# Heat equation

The heat equation or diffusion equation is a partial differential equation. It is the typical example of a parabolic differential equation and describes the relationship between the temporal change ( derivative) and the spatial variation of the temperature at a location in a body and is suitable for the calculation of unsteady temperature fields. In the one-dimensional case (without a heat source) it says that the time derivative of the temperature is the product of the second spatial derivative of the temperature and conductivity. This has an intuitive meaning: When the second spatial derivative in one place is not zero, then the first derivatives differ just before and behind this place. The heat current flowing to this place, therefore, differs according to the Fourier 's law of the flowing away from him. It needs to change with time that is the temperature at this location. Mathematically, the heat equation and diffusion equation identical, instead of temperature and thermal diffusivity, enter here the concentration and diffusion coefficient on. The heat conduction equation can be derived from the energy conservation law and Fourier's law of heat conduction. The fundamental solution of the heat equation is called the heat kernel.

- 2.1 Fundamental solution
- 2.2 Solution formula for the homogeneous Cauchy problem
- 2.3 solution formula for the inhomogeneous Cauchy problem with zero initial data
- 2.4 General solution formula
- 2.5 Other Solutions

- 3.1 Maximum Principle
- 3.2 smoothing property

## Formulation

### Homogeneous equation

In homogeneous media, the heat conduction equation is

Wherein the temperature at the site at the time of the Laplacian with respect to the constant and the thermal conductivity of the medium.

In the stationary case, when the time derivative is zero, the equation becomes Laplace's equation.

Simplification commonly used considers only a space dimension, for example, describes the variation of the temperature in a thin, relatively to the long bar of solid material. Therefore, the Laplacian operator is to a simple second derivative:

### Non-homogeneous equation

In media with additional heat sources (eg by Joule heat or a chemical reaction) is then the inhomogeneous heat conduction equation

With the right side of the quotient of volume-related heat flux density and the ( volume-based ) is heat capacity. In the stationary case, when the time derivative is zero, the equation becomes the Poisson equation.

## Classical solutions

### Fundamental solution

A special solution of the heat equation is the so-called fundamental solution of the heat equation. This is in a one-dimensional problem

And in one -dimensional problem

Where the square of the Euclidean norm of being.

Is also referred to as a heat pipe or heat core kernel. The functional form corresponds to that of a Gaussian normal distribution.

### Solution formula for the homogeneous Cauchy problem

With the help of the above fundamental solution of the heat equation one can specify a general solution formula for the homogeneous Cauchy problem of the heat equation. To do this additionally provides for given initial data at the time the initial condition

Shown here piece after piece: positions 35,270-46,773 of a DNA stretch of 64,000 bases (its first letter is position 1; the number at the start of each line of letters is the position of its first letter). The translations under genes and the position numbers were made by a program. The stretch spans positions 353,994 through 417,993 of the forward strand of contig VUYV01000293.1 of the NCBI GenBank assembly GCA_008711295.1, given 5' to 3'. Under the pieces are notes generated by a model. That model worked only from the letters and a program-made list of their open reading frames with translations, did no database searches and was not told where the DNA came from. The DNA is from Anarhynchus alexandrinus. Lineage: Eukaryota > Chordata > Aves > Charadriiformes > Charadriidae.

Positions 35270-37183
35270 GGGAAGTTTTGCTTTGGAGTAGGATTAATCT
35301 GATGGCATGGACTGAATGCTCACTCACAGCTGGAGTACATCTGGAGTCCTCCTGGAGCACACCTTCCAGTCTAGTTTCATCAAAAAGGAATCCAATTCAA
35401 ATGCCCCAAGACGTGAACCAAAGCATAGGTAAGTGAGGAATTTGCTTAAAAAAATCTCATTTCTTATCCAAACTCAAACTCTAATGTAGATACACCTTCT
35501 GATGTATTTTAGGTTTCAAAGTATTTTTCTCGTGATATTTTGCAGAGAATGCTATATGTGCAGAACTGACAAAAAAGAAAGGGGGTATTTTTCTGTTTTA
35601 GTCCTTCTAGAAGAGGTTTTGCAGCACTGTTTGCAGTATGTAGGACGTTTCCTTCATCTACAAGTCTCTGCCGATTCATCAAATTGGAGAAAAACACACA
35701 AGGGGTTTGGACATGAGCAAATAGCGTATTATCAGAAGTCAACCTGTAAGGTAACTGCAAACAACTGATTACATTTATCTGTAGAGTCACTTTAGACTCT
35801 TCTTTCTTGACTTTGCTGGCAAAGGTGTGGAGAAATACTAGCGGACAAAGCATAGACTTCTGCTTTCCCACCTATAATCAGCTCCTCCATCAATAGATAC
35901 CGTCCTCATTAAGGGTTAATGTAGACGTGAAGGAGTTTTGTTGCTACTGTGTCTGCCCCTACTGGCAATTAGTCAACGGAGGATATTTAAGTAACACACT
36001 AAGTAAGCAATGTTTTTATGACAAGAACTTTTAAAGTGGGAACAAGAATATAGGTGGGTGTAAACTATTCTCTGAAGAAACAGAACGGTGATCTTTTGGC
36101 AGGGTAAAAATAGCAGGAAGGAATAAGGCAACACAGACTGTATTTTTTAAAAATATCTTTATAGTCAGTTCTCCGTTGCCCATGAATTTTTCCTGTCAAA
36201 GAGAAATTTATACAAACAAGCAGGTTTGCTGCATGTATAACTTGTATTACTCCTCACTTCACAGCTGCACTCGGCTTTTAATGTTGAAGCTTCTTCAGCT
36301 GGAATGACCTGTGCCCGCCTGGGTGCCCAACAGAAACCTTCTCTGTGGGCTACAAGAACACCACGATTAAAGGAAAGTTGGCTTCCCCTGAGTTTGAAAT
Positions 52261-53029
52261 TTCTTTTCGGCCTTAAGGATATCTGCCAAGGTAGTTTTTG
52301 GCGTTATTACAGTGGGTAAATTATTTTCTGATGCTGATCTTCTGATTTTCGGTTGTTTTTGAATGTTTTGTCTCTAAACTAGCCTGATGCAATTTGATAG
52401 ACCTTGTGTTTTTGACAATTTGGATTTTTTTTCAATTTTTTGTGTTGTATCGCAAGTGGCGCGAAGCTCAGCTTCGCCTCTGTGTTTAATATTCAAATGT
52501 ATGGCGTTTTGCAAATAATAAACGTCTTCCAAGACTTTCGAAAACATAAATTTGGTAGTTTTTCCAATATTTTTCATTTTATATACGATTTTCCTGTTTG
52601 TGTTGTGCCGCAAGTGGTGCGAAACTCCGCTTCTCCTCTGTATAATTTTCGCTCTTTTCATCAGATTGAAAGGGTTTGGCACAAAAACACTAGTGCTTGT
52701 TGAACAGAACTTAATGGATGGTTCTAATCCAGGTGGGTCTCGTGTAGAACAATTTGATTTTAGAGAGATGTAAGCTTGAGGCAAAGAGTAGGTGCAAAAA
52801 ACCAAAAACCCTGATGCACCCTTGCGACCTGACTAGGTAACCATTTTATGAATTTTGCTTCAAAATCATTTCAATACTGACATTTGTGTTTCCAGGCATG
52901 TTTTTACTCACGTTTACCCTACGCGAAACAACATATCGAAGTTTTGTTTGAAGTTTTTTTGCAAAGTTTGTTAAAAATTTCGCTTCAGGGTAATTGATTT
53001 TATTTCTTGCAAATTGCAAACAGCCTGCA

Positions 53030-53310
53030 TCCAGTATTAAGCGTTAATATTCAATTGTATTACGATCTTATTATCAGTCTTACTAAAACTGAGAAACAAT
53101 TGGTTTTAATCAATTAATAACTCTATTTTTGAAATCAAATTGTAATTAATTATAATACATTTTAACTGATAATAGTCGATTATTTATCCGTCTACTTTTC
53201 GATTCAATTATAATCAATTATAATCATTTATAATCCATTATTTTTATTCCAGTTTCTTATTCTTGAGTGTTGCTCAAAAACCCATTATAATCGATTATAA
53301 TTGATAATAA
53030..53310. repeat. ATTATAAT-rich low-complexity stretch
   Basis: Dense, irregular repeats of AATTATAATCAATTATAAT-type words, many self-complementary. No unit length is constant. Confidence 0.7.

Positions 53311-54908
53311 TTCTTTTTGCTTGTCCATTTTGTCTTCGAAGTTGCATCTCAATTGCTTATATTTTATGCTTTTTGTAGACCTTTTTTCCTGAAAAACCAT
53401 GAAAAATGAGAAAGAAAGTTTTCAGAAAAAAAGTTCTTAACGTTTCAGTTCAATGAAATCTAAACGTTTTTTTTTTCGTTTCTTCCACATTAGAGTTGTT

The solution of the homogeneous initial value problem is obtained by the convolution of the fundamental solution with the given initial data:

### Solution formula for the inhomogeneous Cauchy problem with zero initial data

For the inhomogeneous initial value problem with zero initial data, we obtain analogously to the homogeneous case by the convolution of the fundamental solution with the given right-hand side as a solution formula:

### General solution formula

The solution formula for the inhomogeneous Cauchy problem with arbitrary initial data, we obtain due to the linearity of the heat equation by adding the solution of the homogeneous Cauchyproblems with the solution of the inhomogeneous Cauchyproblems with zero initial data, a total of:

### More Solutions

In some cases it is possible to find solutions to the equation by means of the approach of symmetry:

This leads to the following ordinary differential equation:

Another one-dimensional solution is

Where c is a constant. It can be used to model the heat storage behavior when an object is heated ( with a time- sinusoidal temperature).

## Properties of classical solutions

### Maximum principle

Let be a function that indicates the temperature of a solid as a function of location and time, ie. is time-dependent, because the thermal energy propagates with time over the material. The physical self-evident, that heat is not created out of nothing, reflected mathematically in the maximum principle down: The maximum value (over time and space ) the temperature is assumed at the beginning of the considered time interval or at the edge of the observed spatial region either. This property is generally in parabolic partial differential equations and can be easily proved.

### Smoothing property

Another interesting feature is that even when the time has a discontinuity, the function at any point is continuous in space. So if two pieces of metal of different temperature are connected with fixed, the average temperature will ( according to this modeling ) at the junction abruptly adjust and extend the temperature curve steadily through both workpieces.

- Infinite speed of propagation of information
- Weak solutions
- Numerical Methods
- Applications